Lacking Funds, CNMI Hospital To Reduce Workforce

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2013 budget allots only $1.9 million for operations

By Moneth Deposa

SAIPAN, CNMI (Saipan Tribune, Oct. 3, 2012) – As if it wasn't short-handed enough, the number of employees at the Commonwealth Health Center (CHC) is anticipated to further go down after the Commonwealth Healthcare Corp. announced a reduction in force and other drastic measures will be implemented in the coming weeks.

Corporation board chair Joaquin Torres and CEO Juan N. Babauta said the RIF decision was made as a result of the inaction of the Legislature to provide the hospital at least the minimum amount it needs to cover the cost of providing services to the indigent population.

Under the fiscal year 2013 budget law, the corporation-now an autonomous agency-was appropriated only $1.95 million.

The amount is far below the $10 million the corporation has been requesting for its operation in the next 12 months.

The Legislature appropriated only $1.9 million in anticipation of the $7-million line of credit earlier approved for the corporation.

But in a recent meeting of the Marianas Public Land Trust (MPLT) board of trustees, it was confirmed that until the corporation has no paying capability, the additional line of credit will not be released.

MPLT said one hope for its release is the passage of sin tax bill, which the House of Representatives has yet to introduce.

Babauta said the $1.9 million is even lower than the $5 million seed money appropriated to the organization in FY 2012 or equivalent to $400,000 monthly allotment to the corporation.

This amount, according to Babauta and Torres, would no longer be made available for the organization.

When the corporation officially took over operations of CHC in October 2011, it was only given a $5-million budget compared to $38 million received by the then Department of Public Health.

Soon after taking over CHC, the corporation had 599 total employees at the hospital including staff at the Tinian and Rota health centers. But due to budget constraints, an emergency reduction in force was implemented.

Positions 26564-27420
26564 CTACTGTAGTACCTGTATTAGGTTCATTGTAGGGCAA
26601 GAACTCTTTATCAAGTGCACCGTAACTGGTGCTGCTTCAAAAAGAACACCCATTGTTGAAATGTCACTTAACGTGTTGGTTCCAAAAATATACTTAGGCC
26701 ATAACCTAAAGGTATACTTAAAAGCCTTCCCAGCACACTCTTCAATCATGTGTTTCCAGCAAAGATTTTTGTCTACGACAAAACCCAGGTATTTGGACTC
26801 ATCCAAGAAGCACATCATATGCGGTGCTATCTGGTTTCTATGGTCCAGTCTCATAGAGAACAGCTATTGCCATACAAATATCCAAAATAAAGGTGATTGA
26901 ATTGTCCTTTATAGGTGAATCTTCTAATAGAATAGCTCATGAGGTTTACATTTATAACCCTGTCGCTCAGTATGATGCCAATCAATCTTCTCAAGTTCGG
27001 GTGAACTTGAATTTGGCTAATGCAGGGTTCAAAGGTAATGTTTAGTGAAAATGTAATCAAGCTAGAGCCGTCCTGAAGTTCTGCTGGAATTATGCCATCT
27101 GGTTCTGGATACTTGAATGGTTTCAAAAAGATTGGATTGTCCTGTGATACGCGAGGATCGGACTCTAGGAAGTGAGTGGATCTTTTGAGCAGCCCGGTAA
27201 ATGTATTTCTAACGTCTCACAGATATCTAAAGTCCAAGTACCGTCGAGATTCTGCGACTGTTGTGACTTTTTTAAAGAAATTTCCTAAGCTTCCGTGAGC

As of records last month, the corporation has only a little over 400 personnel on Saipan, Tinian, and Rota after a significant number of employees were laid off, resigned, and retired.

From $1.2 million monthly payroll cost, the corporation managed to reduce its personnel expenditure to about $800,000.

Babauta was disappointed upon getting the final budget figures for FY 2013. He described the newly approved budget figure for the hospital as a clear show of non-commitment of the Legislature on the healthcare of the CNMI people.

"There was no commitment to that. We're very disappointed and I think as a result of this, we have to resort to further reduction in force. We will reduce the overtime of personnel and we're looking at downsizing clinic hours," Babauta told Saipan Tribune.

The CEO revealed that the corporation is also looking at probably turning the Rota and Tinian health centers into outpatient clinics only while RIF will take effect again on all three islands, focusing more on non-essential services.

"We have no other choice. It's now truly unsustainable and this hospital needs to survive," said Babauta.

For several pay periods, the CEO disclosed that the bulk of the salary paid to employees was from improved collections and revenues of the hospital. Thanks to the new revenue cycle management, according to the CEO.

Babauta revealed that from collections of $643,541 in October 2011, the corporation generated $900,000 last August. In effect, Babauta said, the corporation is almost doubling its collection figure.

"We're a long way to fully staff the new revenue cycle management, but we're getting there slowly," said Babauta, alluding to the 23 positions he earlier identified to be hired for the new management cycle.

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